What does Poor Mean?

On Friday, two days ago now, I had to take a little detour through Langley City to pick up some items from one of the speciality stores: computer supplies at discount prices. Normally I stay away from the city centre because of traffic congestion and construction chaos that follows the huge Casino Building that will become the city landmark of Langley City. I stay away because the town is becoming disorganized. I stay away because, well, quite simply, I feel that the crime rate is too hight. Of course, I am basing everything on my point of view and what I see when I drive through the streets in the down town area and some of the suburbs districts I go through to get there. I feel crime is too high, not because I have had something taken from me or witnessed some criminal event, but because I see kids and young adults standing at street corners and in front of old shops and parking lots. And even though my stay in the shop I visited was only for a brief moment, I still put the steering wheel lock on [the club] and set my vehicle alarm.

So I have become paranoid while in Langley City.

But it was when I walked into the shop that I heard some of those young adults talk amongst themselves that really struck accord with me. It was what they said that fascinated me. This fascination hit me because one of paragons of Criminology that I have dwelt upon is how we perceive ourselves on the social fabric of the great whole. For most of the University students that I share the classroom with, most are from the middle and upper class stratus of the economic class spectrum, myself included. When academics conjure up class ideologies and labelling theories, I cannot help but wonder where these theories came from, or how they developed. Listening to these young adults talk to each other was a page right out of that chapter.

The group on the corner were challenging one of its members on contributing to the group’s customs and norms of giving cigarettes to other member if they are in need. Quite simply put, that member was being accused of taking, and not giving back the total said amount in return, and therefor, he had a debt to the group collective. Although I got the impression that the debt was solely born upon him by the Alpha Male in the group, nevertheless, the group as a whole began to ridicule the member for is his inactions as a group consensus.

I could easily hear the debate though the glass door inside the shop. It was not a well organized debate, nor a controlled one. The onus of the singled out member was to out talk, out pace and if need be prepare to physically defend himself against the attack.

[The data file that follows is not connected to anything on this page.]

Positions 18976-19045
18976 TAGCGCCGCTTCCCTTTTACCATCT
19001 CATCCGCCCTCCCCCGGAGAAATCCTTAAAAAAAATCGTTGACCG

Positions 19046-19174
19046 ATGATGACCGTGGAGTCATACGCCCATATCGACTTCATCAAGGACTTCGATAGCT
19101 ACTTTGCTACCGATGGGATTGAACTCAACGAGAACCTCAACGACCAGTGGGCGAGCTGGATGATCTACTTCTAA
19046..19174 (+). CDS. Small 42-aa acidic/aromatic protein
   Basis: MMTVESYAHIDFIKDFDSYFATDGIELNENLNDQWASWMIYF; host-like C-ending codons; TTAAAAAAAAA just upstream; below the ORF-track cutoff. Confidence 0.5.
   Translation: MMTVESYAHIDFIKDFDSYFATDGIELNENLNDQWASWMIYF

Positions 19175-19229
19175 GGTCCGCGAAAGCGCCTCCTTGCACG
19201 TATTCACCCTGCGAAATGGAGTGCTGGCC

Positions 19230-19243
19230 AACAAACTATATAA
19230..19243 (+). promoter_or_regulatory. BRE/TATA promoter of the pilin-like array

The volley of actuation’s were fierce and quick. All lasting not less than 5 minutes resulting with the lone member leaving in a hastily retreat with the a short frontal attack by the Alpha Male pushing him forward as to imply that: “even though you have left before your final judgement, the group will still follow through on it’s Will and enforce this action, and punish.”

My interest was sparked when the group members started to tell the accused that he should get a job and start taking responsibility for himself. The Alpha Female lead this verbal attract by yelling over top of the other’s saying, “get a job you bum…. You’re a bum…. Street trash.”

Another member, probably second to the Alpha Male, stated that if he does not get any money, then he should find someone else to bum off of, or go to the government building to collect welfare.

Here, we have 6 or 7 people, who are, with all certainty and probability, who were unemployed themselves, passing judgement upon one of their own members. The group’s interest may not lay in forcing the individual to become self sufficient or employed, but rather to control and manipulate the member into following the group-think. Perhaps, the group who is well endowed from the official state slogans of engaging the poor, youth crime and blaming the youths for being in this economic situation, were quick to pick up on this “name game” and use it to their advantage?

Nevertheless, watching this event unfold convinced me that the problems we see in the filed of criminology are real and you must have total understanding before you start to change the world, the system and Mankind.

2 Thoughts on “What does Poor Mean?

  1. Interesting… I’ve noticed that as well. My conclusion was that the young people simply don’t have enough life experience to truly understand why they were passing judgement.

    *sigh* I feel so old!

  2. Yes, that is the crux of the whole thing….. It is a shame that they may never go beyond highschool in their education.:think: that could make all the diffrence: :oh_yes:

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